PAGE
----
From 2008 to 2011, Pennsylvania enacted Act 61, an adequacy-based reform that attempted to align per pupil spending for students across the state’s 500 public school districts. It provided additional state aid to districts spending below state-determined adequacy targets.
Although the funding ceased earlier than planned with a new gubernatorial administration, Matthew Steinberg and Rand Quinn, both assistant professors at Penn’s Graduate School of Education (GSE) knew the effort was important to study.
“We’re talking about public resources going to public education, so of course it’s of great importance,” says Steinberg. “Obviously resources are scarce, so it’s necessary to understand the implications of a public investment that the state makes and how that improves the opportunities for local school districts.”
Steinberg and Quinn, along with GSE doctoral student J. Cameron Anglum and Georgia State University Assistant Professor Daniel Kreisman, used a “comparative interrupted time series” design to evaluate Act 61. They explored how low property tax and high property tax “shortfall” districts—those that were spending below the adequacy target—responded differently to the introduction of statewide school finance reform, using districts without a spending shortfall as the comparison group. Their study is articulated in a recently published National Tax Journal paper.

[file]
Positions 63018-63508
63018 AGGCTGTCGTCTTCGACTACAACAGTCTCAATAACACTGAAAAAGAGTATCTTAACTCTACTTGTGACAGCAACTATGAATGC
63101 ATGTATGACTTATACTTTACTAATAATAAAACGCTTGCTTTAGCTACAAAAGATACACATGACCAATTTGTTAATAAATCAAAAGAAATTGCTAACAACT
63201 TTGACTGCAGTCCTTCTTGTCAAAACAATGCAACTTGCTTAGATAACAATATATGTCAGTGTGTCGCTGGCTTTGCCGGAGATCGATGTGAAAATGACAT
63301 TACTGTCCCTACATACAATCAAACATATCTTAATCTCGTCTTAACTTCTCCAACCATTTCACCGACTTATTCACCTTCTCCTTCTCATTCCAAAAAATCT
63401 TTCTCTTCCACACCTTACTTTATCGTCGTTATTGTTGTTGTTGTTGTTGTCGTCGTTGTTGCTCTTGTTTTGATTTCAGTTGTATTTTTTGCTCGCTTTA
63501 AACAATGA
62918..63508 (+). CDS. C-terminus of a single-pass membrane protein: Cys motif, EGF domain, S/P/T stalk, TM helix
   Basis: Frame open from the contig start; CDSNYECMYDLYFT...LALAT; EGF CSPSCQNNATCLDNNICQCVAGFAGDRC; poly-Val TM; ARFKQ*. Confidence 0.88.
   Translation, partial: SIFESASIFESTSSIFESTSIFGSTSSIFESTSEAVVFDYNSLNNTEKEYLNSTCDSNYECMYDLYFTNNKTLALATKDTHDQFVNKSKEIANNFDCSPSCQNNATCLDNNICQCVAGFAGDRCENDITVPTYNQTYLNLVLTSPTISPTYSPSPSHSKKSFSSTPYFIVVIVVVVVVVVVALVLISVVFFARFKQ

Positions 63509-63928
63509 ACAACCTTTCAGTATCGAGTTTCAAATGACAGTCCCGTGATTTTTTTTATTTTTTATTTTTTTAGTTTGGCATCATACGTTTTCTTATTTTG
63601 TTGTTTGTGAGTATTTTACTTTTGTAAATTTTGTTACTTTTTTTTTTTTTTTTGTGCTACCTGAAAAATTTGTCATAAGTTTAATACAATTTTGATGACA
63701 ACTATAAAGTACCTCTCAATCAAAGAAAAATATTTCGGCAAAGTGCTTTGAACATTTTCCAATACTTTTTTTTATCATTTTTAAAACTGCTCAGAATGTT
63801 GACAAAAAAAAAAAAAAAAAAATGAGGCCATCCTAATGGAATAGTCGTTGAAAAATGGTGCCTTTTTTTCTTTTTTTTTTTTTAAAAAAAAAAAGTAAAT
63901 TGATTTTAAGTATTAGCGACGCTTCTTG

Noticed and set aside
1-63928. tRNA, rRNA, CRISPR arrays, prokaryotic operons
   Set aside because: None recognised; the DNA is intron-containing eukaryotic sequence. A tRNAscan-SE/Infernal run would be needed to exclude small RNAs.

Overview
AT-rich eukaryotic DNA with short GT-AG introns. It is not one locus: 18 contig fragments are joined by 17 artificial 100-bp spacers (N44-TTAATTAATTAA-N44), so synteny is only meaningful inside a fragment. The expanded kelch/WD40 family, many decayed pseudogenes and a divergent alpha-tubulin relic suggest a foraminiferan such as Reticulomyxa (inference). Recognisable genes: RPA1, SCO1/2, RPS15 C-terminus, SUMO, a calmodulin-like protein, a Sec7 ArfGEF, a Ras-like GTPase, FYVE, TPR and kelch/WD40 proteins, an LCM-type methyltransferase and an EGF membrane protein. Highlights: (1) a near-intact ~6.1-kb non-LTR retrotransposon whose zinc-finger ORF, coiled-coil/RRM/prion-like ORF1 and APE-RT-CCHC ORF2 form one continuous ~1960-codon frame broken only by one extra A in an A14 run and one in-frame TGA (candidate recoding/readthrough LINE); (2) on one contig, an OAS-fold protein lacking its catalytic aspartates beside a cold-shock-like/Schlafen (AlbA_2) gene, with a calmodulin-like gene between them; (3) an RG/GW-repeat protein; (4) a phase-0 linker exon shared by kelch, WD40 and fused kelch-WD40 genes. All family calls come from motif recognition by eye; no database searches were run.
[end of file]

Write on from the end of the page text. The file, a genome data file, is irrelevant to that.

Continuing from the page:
They had three key findings. The increases in state aid led high-tax shortfall school districts to reduce their property tax effprt, compared with the no-shortfall districts. This meant the additional state support became a substitute for, rather than a supplement to, local funding. They also determined that the aid to districts with adequacy shortfalls had no effect on education spending, and didn’t reduce cross-district achievement disparities.
“The findings build off of each other,” says Quinn. “With the reduction in tax effort among high-tax shortfall districts, spending doesn’t increase, relative to no-shortfall districts. It is therefore not surprising that the reform effort didn’t have an effect on achievement disparities between shortfall and no-shortfall districts.”
In another effort to address funding equity across school districts, the state this summer passed Act 35. In a Philadelphia Inquirer op-ed, Quinn, Steinberg, and Anglum compare the new reform to Act 61, suggesting there will be a similar outcome.
“The amount of actual spending that came through the Act 61 reform and the amount of new money that is allocated and distributed through Act 35 is modest,” Quinn says.
Steinberg adds, “What’s really lacking at the state level is a sufficient pool of resources to effectively equalize district spending in terms of district-specific adequate spending.”
Steinberg and Quinn agree that Act 35 is a step in the right direction. But, there were flaws in Act 61, and it didn’t live up to its potential, Quinn says.
“The same can be said about Act 35, at least based on what we know now,” he explains. “We’re going to continue following it closely.”